Summary: Rates of anxiety are higher in children and adolescents who stammer and stutter, a new study reports.
Children and adolescents who stammer report elevated symptoms of anxiety compared with non-stammering peers, according to a new review of evidence led by UCL researchers.
The study, published in the Journal of Speech, Language and Hearing Research and also involving the Western Norway University of Applied Sciences, combined and re-analyzed findings from 11 previous studies that had compared children and adolescents (two to 18 years) who do and do not stammer on symptoms of anxiety and depression.
Although there was substantial variation in reported anxiety symptoms across studies, overall, children and adolescents who stammer report higher anxiety symptoms than peers. There were too few studies concerning depression to reliably comment on risk for youth who stammer.
Stammering affects around 5–8 percent of school-aged children. Heightened risk for anxiety in adults who stammer is well documented, but little is known about the onset of anxiety in this population.
Lead author, Ph.D. candidate Ria Bernard (UCL Psychology & Language Sciences), said: “An important finding from this review is that children and adolescents who stammer are not a homogeneous group. It is likely that a multitude of factors are involved in both risk and resilience for anxiety in this population. We were unable to robustly look at potential moderating factors with the data available and so there is a need for further research in this area.”
The high variability in outcome means that not all young people who stammer experience anxiety. The authors suggest that elevated anxiety may reflect other risk factors such as exposure to bullying, access to therapy, or family history of anxiety and depression, which may increase risk or resilience in children and adolescents who stammer.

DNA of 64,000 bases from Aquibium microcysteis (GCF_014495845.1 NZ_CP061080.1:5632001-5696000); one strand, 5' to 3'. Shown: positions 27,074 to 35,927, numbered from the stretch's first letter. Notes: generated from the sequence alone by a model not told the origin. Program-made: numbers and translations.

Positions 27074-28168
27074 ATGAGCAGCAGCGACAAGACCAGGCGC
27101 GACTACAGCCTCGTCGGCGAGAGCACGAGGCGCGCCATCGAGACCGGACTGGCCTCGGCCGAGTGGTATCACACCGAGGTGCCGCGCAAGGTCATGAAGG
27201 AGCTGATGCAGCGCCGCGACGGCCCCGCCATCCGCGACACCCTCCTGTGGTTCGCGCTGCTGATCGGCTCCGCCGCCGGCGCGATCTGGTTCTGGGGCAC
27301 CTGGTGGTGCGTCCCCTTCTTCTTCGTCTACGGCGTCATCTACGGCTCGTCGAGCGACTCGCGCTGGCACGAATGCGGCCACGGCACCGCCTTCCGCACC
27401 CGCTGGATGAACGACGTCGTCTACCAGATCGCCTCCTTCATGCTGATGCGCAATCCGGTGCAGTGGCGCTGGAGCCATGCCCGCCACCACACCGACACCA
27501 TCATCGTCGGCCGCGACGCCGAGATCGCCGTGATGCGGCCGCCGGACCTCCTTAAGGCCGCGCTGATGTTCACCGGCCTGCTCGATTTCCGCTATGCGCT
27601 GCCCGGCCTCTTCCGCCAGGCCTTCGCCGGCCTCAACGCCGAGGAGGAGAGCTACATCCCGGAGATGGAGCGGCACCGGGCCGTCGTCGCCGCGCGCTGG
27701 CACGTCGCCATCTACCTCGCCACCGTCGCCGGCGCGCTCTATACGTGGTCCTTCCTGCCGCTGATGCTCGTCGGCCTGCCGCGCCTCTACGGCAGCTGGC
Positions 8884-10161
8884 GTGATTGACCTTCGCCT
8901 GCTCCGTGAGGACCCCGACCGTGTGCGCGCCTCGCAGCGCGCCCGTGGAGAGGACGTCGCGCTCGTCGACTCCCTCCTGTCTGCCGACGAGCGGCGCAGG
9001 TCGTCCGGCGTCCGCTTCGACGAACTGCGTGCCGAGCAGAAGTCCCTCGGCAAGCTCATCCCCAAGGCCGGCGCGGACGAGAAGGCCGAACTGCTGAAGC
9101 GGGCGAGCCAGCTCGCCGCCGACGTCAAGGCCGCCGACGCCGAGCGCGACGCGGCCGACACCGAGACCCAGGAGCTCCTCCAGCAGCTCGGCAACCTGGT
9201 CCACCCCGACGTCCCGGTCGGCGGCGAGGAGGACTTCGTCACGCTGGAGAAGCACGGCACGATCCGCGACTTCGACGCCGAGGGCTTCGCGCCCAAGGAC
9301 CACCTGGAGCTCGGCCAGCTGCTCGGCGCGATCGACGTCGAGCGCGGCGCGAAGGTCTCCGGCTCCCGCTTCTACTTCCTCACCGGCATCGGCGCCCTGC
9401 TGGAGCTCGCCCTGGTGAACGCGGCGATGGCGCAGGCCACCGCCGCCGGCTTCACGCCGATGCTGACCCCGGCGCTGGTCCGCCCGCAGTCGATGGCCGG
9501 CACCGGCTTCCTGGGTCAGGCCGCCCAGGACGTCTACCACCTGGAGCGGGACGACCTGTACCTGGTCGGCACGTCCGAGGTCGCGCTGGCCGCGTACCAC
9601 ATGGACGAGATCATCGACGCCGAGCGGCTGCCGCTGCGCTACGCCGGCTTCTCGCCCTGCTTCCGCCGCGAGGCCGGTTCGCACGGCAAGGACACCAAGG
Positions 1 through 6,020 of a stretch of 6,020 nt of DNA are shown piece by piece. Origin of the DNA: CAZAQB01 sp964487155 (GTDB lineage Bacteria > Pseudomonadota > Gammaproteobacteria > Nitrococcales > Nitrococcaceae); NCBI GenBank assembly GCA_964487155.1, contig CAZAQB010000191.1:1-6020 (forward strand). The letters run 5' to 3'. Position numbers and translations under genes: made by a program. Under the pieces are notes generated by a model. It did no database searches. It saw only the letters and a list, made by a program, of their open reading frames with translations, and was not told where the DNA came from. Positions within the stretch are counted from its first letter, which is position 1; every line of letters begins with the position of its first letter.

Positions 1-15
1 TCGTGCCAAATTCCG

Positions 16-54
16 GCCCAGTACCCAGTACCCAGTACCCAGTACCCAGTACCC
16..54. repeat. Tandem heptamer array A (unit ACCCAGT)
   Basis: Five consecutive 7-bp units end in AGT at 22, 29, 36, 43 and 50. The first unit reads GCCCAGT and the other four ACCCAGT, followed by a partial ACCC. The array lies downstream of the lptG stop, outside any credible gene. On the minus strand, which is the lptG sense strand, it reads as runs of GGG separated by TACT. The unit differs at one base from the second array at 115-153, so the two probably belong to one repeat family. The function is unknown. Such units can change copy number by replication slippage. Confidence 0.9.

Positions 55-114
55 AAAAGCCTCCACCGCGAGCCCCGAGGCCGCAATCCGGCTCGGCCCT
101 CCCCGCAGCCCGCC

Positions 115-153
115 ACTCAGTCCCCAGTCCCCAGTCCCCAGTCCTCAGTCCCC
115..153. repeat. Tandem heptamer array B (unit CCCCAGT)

Few studies reported these additional variables, so it is currently unclear what factors contribute to this increased risk.
Most importantly, these findings cannot address the impact of intervention on anxiety. Intervention approaches may focus on improving fluency, strategies for coping with dysfluent speech, or a combination of the two.
The study results do, however, highlight the need to carefully monitor the mental health and well-being of children and adolescents who stammer.
Action for Stammering Children Charity who funded this research in collaboration with the Economic and Social Research Council (ESRC), said: “The findings from this review are important when thinking about how we best support children who stammer and their families. Early identification and access to Speech and Language Therapy services are vital to improving well-being and ensuring that children receive the support that they need.”
The authors emphasize that the studies reviewed predominantly examined anxiety in mid-childhood. Additionally, the lack of longitudinal studies make it hard to understand why some children who stammer experience greater symptoms of anxiety while others do not. Ideally, longitudinal studies that follow large groups of children who stammer over time would help us understand the association between stammering and anxiety over the course of development.
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“Anxiety and Depression Symptoms in Children and Adolescents Who Stutter: A Systematic Review and Meta-Analysis” by Ria Bernard et al. Journal of Speech, Language, and Hearing Research
Anxiety and Depression Symptoms in Children and Adolescents Who Stutter: A Systematic Review and Meta-Analysis
The purpose of this study was to investigate whether there are elevated symptoms of anxiety or depression in children and adolescents (aged 2–18 years) who stutter, and to identify potential moderators of increased symptom severity.
We conducted a preregistered systematic review of databases and gray literature; 13 articles met criteria for inclusion. A meta-analysis using robust variance estimation was conducted with 11 cohort studies comparing symptoms of anxiety in children and adolescents who do and do not stutter. Twenty-six effect sizes from 11 studies contributed to the summary effect size for anxiety symptoms (851 participants). Meta-analysis of depression outcomes was not possible due to the small number of studies.
The summary effect size indicates that children and adolescents who stutter present with increased anxiety symptoms (g = 0.42) compared with nonstuttering peers. There were insufficient studies to robustly analyze depression symptoms, and qualitative review is provided. No significant between-groups differences were reported in any of the depression studies.
Preliminary evidence indicates elevated symptoms of anxiety in some children and adolescents who stutter relative to peers. There was a tendency toward higher depression scores in this population, although reported between-groups differences did not reach statistical significance. These findings require replication in larger, preferably longitudinal studies that consider factors that may moderate risk. Nevertheless, our findings highlight a need for careful monitoring of mental health and well-being in young people who stutter.